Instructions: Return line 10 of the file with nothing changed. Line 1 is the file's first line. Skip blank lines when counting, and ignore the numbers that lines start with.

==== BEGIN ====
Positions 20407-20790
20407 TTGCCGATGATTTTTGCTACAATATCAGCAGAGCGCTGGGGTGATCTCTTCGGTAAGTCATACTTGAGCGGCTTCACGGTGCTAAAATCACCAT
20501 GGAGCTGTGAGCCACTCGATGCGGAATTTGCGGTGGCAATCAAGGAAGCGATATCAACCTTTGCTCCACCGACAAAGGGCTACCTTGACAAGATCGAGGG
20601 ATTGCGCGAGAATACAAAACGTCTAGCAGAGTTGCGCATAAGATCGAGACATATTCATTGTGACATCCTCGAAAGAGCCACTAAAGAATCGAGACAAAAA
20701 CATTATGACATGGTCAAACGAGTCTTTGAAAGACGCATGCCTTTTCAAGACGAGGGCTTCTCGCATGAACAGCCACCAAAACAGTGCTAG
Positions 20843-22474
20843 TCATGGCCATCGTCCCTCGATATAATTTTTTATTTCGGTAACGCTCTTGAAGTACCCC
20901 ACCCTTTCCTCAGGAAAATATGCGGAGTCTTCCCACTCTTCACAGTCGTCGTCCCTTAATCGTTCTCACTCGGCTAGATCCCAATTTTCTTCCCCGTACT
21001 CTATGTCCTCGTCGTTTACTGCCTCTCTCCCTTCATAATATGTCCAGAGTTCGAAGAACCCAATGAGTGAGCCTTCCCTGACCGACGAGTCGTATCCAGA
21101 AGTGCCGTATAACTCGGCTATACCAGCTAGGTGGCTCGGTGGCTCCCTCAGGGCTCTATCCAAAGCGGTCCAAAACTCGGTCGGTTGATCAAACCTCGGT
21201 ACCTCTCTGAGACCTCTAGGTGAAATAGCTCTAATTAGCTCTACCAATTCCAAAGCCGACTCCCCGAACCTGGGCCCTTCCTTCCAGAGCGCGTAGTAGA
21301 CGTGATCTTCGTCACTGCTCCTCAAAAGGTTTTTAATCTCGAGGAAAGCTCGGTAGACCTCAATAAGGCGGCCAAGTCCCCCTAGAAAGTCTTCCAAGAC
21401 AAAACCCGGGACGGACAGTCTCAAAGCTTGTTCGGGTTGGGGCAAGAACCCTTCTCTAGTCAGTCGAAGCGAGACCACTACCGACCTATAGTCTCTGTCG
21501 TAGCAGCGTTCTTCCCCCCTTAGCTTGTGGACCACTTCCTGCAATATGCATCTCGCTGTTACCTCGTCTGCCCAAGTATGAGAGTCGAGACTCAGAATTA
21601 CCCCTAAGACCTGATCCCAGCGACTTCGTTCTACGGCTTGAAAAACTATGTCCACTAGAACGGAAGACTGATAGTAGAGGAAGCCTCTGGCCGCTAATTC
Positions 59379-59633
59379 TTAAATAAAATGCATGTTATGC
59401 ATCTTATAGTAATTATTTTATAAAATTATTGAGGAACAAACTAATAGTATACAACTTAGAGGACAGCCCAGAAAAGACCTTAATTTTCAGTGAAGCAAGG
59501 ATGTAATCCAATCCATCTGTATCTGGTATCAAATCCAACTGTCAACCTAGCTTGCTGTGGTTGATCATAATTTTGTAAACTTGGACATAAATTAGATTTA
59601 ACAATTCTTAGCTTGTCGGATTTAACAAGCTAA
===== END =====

21101 AGTGCCGTATAACTCGGCTATACCAGCTAGGTGGCTCGGTGGCTCCCTCAGGGCTCTATCCAAAGCGGTCCAAAACTCGGTCGGTTGATCAAACCTCGGT